Folklorio Dancer 1: Cutting and Transferring a Vinyl Stencil

My big goal for my Personal Art Residency in Chapala is to learn to use my Silhouette cutter. I purchased it more than a year ago, but have done precious little with it since. I decided that my first task should be to cut a stencil and paint up a piece of fabric for a challenge that my small group is doing at home. I have to make a piece that is 10” x 15” and the theme is Movement.

I wasn’t worried about creating an original design, so I searched around on the web for an image that would work. I found an image with a dancer that reminds me of the Mexican Folklorio dancers. When I find an image on the web that I want to use, I purchase the image. This image happens to be from Shutterstock.


First, I used the Silhouette cutter to cut the images from sign-makers vinyl. I love that you can feed in a roll of this paper-backed vinyl and cut things that are up to 12” wide and 10 feet long!

Once the stencil was cut, I “weeded” out the sections of the stencil that I wanted to paint. One thing I learned is that this bright yellow is extremely hard on the eyes! From here out, I think a medium gray will be my vinyl of choice.


You can’t peel the vinyl off the paper packing and simply move it over to the fabric. It’s extremely thin and stretchy. So, we borrow another tool from the sign-makers called Transfer Tape.

To lift the stencil off the paper backing, I placed transfer tape over the entire yellow area. (My transfer tape is 8” wide, so I needed two pieces.) Then I used a squeegee to firmly press the tape onto the stencil and then lifted it up off the paper backing. (In case you are wondering, my polka-dot make-shift squeegee is one of my luggage tags!)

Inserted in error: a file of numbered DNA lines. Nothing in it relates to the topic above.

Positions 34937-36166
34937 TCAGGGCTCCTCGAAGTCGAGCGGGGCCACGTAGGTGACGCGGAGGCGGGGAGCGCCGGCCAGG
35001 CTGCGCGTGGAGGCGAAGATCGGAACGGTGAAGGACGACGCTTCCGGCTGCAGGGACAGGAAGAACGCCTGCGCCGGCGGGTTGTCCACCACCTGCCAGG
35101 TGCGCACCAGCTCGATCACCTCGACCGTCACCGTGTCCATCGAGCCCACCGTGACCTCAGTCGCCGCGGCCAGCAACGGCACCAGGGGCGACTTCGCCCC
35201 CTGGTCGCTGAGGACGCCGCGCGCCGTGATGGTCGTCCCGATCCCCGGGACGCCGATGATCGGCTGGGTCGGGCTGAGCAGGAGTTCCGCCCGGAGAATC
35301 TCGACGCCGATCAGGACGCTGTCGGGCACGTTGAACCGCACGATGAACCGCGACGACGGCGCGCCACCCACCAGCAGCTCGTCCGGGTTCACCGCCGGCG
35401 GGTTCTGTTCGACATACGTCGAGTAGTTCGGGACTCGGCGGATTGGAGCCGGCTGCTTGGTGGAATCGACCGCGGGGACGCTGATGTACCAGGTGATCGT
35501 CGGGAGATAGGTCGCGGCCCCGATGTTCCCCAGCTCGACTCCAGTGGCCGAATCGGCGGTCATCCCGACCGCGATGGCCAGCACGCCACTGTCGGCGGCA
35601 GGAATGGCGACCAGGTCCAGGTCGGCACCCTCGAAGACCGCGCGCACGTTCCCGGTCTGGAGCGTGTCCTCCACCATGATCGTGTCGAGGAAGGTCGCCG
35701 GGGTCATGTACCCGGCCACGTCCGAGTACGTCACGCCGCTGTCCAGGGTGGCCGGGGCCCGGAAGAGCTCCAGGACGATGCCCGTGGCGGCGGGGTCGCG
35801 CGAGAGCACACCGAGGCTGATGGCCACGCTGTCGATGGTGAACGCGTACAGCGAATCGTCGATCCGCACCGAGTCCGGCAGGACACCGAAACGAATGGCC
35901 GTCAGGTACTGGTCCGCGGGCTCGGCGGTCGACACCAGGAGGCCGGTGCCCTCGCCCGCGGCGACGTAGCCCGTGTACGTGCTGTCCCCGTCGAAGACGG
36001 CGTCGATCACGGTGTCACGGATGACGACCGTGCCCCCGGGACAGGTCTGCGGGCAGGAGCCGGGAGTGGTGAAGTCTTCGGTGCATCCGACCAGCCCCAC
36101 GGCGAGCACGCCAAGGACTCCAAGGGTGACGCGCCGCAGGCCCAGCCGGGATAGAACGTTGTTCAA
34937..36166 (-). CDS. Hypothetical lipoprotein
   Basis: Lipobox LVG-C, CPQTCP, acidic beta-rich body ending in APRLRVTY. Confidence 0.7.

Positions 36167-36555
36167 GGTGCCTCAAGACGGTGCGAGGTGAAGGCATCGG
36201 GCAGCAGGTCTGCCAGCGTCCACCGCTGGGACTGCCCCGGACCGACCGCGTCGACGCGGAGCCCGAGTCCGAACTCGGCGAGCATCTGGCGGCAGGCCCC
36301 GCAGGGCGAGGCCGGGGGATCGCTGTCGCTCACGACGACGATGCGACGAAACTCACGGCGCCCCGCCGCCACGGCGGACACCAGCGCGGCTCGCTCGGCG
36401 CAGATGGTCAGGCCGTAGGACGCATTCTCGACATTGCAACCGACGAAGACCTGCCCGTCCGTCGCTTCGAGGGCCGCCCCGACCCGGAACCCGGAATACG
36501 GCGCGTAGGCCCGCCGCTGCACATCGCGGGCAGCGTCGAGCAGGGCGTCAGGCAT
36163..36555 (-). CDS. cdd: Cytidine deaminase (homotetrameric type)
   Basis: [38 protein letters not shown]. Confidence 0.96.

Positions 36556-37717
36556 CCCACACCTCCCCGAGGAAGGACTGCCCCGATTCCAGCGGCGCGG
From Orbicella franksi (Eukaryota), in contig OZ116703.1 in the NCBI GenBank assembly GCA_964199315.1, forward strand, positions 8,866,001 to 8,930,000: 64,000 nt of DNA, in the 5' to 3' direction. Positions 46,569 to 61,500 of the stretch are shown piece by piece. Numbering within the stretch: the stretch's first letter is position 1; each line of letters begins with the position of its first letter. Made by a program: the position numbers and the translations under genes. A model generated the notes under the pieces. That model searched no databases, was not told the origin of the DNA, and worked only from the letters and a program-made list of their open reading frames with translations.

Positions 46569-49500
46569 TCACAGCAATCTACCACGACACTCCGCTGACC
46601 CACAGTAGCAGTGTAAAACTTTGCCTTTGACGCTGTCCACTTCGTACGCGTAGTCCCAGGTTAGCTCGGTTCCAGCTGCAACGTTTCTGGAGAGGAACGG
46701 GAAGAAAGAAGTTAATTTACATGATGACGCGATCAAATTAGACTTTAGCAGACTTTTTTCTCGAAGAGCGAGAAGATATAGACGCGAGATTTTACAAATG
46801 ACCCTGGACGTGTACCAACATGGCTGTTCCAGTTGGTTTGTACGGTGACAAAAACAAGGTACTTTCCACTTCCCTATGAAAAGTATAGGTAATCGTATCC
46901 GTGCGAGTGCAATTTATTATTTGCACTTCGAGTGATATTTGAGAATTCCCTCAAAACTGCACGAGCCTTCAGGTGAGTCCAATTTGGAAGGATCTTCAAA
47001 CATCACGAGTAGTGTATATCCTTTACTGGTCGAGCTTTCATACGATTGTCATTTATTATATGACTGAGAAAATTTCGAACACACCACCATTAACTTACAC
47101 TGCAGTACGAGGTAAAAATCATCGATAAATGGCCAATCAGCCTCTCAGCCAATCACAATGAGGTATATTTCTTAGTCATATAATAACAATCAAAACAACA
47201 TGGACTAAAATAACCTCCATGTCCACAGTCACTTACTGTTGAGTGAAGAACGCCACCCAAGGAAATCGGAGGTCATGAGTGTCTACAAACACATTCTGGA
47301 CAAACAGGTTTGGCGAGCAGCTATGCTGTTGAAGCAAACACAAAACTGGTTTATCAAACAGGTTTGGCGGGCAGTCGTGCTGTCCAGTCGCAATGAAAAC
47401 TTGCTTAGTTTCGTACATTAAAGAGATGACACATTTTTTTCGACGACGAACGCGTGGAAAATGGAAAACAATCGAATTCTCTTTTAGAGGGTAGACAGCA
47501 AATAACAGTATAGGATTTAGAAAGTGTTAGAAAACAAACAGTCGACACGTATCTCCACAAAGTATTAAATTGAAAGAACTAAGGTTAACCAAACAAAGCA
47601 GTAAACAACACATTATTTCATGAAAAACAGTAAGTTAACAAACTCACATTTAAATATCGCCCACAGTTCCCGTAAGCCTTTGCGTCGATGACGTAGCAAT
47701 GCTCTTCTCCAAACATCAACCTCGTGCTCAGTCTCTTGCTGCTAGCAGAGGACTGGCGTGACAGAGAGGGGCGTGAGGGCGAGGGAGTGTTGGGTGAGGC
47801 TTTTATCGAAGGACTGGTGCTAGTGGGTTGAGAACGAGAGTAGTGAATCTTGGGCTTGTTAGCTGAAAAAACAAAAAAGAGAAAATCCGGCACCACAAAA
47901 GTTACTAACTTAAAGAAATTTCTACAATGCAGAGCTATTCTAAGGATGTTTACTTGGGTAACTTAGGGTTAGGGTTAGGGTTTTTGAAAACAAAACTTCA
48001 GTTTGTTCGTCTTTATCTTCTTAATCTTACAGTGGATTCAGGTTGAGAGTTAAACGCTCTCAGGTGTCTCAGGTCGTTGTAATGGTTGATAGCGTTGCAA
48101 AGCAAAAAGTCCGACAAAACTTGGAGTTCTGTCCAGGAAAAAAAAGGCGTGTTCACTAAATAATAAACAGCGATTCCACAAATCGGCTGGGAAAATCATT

Next, I placed the stencil on the fabric and did the squeegee thing all over again. It’s really important to press each part of the stencil firmly onto the fabric.


Are you ready for the magic? The adhesive on the vinyl is stickier than the adhesive on the transfer tape, and that allows you to peel off the tape and leave the vinyl on the fabric. Cool!

At this point, it was late in the day and my dancer was ready to paint. So I hung her up on the design wall and called it a day.

This may seem like a lot of steps, but I love the flexibility. With a cutter that hooks to the computer, it’s incredibly easy to make stencils quickly and easily — from lots of different materials. I’ll be experimenting with the cutter during my stay in Chapala, so I’ll let you know how things work out. And next week, I’ll show you how I painted my dancer.


Terri Johnson (my friend who is the Silhouette guru) recommends vinyl and transfer tape from H&H Sign Supply.

Oracal Intermediate Vinyl comes in a variety of widths and lengths.

Clear Choice High Tack transfer tape is available in 100’ rolls.

Your Turn

Do you use an electronic cutter in your work? Do you like having this shortcut — or does it make your work feel less “handmade?”

Leave a comment below or over on our Facebook page. I would love to hear your thoughts.


  1. Colleen Wise on March 12, 2015 at 11:49 am

    Hi Shelley,